“I wanted to start a social enterprise business, a kind of business that would benefit the community. The idea behind Polka Dot Rice was that a kwian of rice [200 litres] is 15,000 baht, so what should an appropriate price be for just putting this rice into packaged bags?” 
 
After you announced that you were going to sell Polka Dot Rice, were you hit with any charges? 
 
“Twenty days after selling rice I started to get harassed. The police came and searched a shop that stocked only 20 bags of my rice. The first time, they just came to talk. The second time, the shop owner started to get scared about these 20 bags, and whether there was anything in them to be worried about. He stopped selling my rice and even shut down his entire shop out of intense fear.”
 
“Next, the police went to the rice mill at Pathum Thani that provides me with rice. The rice mill didn’t even know that they were my provider because my farmer friend is actually the one who sells the rice to me. So, when the police asked the mill operators about Polka Dot Rice, they were completely oblivious. My farmer friend was there, and told me the story later. Then the Ministry of Commerce called the mill to keep asking about providing rice to Polka Dot Rice. Imagine, the Ministry of Commerce getting so worked up about my rice that they called the mill! That’s not all. At the meeting of the Organization of Bagged Rice Businesses, traders discussed Polka Dot Rice, too. They asked everyone whether anyone was providing rice to Polka Dot Rice. They were really searching for whoever they suspected could be my provider.”
 
Sombat, also a clock salesman
 
“Furthermore, the police even searched the house of one of the farmers who sold rice to me. They chose him to search on account of his property having barns and warehouses, therefore having the capacity to store rice. The police wanted to find grounds that Polka Dot Rice was a political project with politically-motivated funding. You can just listen to the tone of Prayut or Col Sansern Keawkamnerd (NCPO spokesman) when they comment on this issue to see that they hypothesize that production of Polka Dot Rice is politically motivated, and that thousands, tens of thousands of bags of rice must exist.”
 
“But try as they might, they can’t find them. They’ve been trying for so long but to no avail, because those bags don’t exist. I produce 200 bags at a time. The only reason Polka Dot Rice is famous is due to the NCPO’s involvement. After Sansern’s comment, orders for my rice shot through the roof, and I couldn’t even keep up production and delivery. There are two people working in production, packing the bought rice into bags. 
 
“They were fiercely disappointed at not being able to find anything, so they filed as many charges against me as they could. The Consumer Protection Act referred to the Committee on Bagged Rice Labels policies to trip me up. They said that my rice didn’t specify on the packaging on how to cook my rice. Bagged rice from a factory must specify cooking instructions on the label, they said. I’m like, sure, cooking rice for Thai people must be so hard. Fine, according to the law I should print this. That’s fine by me. The issue I take, however, is the fact that this law only applies to rice from a factory. Polka Dot Rice does not come from a factory. By law, a production enterprise needs at least seven workers and a 15 horsepower machine to be categorized as a factory. Polka Dot Rice uses only two people as labour. Even the provincial industry inspector came by, inspected, and declared that my production could not be categorized as a factory.”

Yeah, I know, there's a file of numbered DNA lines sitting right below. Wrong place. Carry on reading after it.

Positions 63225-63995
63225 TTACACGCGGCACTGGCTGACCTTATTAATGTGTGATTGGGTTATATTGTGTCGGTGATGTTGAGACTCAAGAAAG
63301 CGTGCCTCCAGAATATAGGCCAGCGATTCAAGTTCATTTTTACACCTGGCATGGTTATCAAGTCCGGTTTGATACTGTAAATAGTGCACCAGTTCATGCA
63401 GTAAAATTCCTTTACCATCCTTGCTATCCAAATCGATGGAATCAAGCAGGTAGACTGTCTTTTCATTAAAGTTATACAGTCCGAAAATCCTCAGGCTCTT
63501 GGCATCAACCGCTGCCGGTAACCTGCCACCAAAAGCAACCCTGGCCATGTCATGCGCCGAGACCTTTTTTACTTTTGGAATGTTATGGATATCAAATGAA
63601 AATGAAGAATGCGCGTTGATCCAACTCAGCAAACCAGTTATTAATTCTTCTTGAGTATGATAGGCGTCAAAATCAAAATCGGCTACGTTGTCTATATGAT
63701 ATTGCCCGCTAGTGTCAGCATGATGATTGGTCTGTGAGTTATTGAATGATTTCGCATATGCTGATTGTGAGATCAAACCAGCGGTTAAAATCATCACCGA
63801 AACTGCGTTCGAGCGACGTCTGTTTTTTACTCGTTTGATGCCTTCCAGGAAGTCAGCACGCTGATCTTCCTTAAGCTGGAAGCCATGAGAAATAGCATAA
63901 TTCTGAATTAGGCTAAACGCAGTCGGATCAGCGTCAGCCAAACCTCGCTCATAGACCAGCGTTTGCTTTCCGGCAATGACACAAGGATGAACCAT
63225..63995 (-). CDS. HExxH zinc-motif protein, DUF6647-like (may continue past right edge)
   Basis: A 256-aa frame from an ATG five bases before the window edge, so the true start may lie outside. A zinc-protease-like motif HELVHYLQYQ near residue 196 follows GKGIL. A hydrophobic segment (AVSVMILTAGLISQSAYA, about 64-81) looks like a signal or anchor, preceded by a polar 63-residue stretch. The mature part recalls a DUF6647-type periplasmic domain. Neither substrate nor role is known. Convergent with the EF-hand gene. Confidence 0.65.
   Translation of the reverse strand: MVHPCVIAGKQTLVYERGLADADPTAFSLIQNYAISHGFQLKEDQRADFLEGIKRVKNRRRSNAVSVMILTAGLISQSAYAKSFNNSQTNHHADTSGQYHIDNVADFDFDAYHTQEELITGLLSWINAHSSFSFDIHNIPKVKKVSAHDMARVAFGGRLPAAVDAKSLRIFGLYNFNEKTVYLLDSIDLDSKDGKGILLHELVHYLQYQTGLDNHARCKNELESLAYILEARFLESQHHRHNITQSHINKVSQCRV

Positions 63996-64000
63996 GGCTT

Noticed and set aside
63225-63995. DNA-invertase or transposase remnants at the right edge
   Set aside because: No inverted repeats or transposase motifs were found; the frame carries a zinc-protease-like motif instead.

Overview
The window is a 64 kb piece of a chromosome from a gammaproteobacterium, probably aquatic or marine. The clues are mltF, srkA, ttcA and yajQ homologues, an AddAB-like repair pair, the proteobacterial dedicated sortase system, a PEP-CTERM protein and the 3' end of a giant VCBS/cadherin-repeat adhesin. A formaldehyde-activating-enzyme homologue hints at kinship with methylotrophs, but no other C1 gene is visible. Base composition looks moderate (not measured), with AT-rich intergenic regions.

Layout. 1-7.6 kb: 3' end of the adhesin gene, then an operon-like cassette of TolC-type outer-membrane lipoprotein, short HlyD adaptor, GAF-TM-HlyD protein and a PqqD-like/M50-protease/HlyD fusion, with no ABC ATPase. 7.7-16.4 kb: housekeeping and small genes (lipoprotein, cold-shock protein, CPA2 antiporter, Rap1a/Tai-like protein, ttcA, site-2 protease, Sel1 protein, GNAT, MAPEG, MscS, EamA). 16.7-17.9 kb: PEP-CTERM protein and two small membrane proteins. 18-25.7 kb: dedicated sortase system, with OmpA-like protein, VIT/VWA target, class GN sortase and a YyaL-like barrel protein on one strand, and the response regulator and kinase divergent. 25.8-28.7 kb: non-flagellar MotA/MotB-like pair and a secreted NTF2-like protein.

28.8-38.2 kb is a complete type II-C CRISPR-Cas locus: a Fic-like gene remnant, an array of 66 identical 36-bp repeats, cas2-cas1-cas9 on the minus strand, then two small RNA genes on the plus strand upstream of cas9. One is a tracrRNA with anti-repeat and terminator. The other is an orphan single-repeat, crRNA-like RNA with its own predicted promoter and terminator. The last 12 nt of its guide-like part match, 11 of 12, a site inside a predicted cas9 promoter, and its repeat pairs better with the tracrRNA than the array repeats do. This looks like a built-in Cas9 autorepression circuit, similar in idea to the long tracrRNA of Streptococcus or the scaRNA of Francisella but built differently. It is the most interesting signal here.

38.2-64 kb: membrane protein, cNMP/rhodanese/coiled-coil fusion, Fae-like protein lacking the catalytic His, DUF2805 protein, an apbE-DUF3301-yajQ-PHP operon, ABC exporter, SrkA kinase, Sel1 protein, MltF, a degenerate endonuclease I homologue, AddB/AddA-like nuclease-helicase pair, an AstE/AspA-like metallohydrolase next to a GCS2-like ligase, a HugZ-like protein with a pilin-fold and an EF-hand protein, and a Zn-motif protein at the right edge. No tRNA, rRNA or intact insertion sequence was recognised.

“Another issue is the Food Act regarding packaging. They’re accusing me on the grounds that the packaging of my rice doesn’t state the production and expiration dates, or something like that. I have discussed with the Food and Drug Administration as well as inspected other bagged rice brands in the supermarket. Some market brands don’t even provide this information on the packaging either.” 
 
Did you intend to act politically through selling rice? What were your intentions with Polka Dot Rice in the beginning? 
 
“I thought about how the previous government allegedly lost money from selling rice at 15,000 baht. I wanted to take apart this equation and put the numbers to the test: if I sold rice from the market price of 15,000 without tax, would I lose money, too? I wanted to try this out in the form of a social enterprise, and to see if I would sell any rice at all. But to be honest, I also really needed work and a source of income.”
 
“I wasn’t really thinking too seriously about the project, to be honest. If my rice sold, then good. If not, then never mind. I was just experimenting in case I struck a profit.”
 
Do you work with a big network of red-shirt farmers?
 
“I work with a group of red-shirt farmers. They think that Polka Dot Rice, first, is built to protect Yingluck and the rice subsidy scheme. I don’t think of it as direct protection. I just wanted to prove the idea that it is possible to buy rice from farmers at a price that is higher than the market price. The market price of rice is set by merchants, not by consumers or farmers. By buying from farmers at a price higher than the market price, I could then prove that the model of the rice market could be changed.”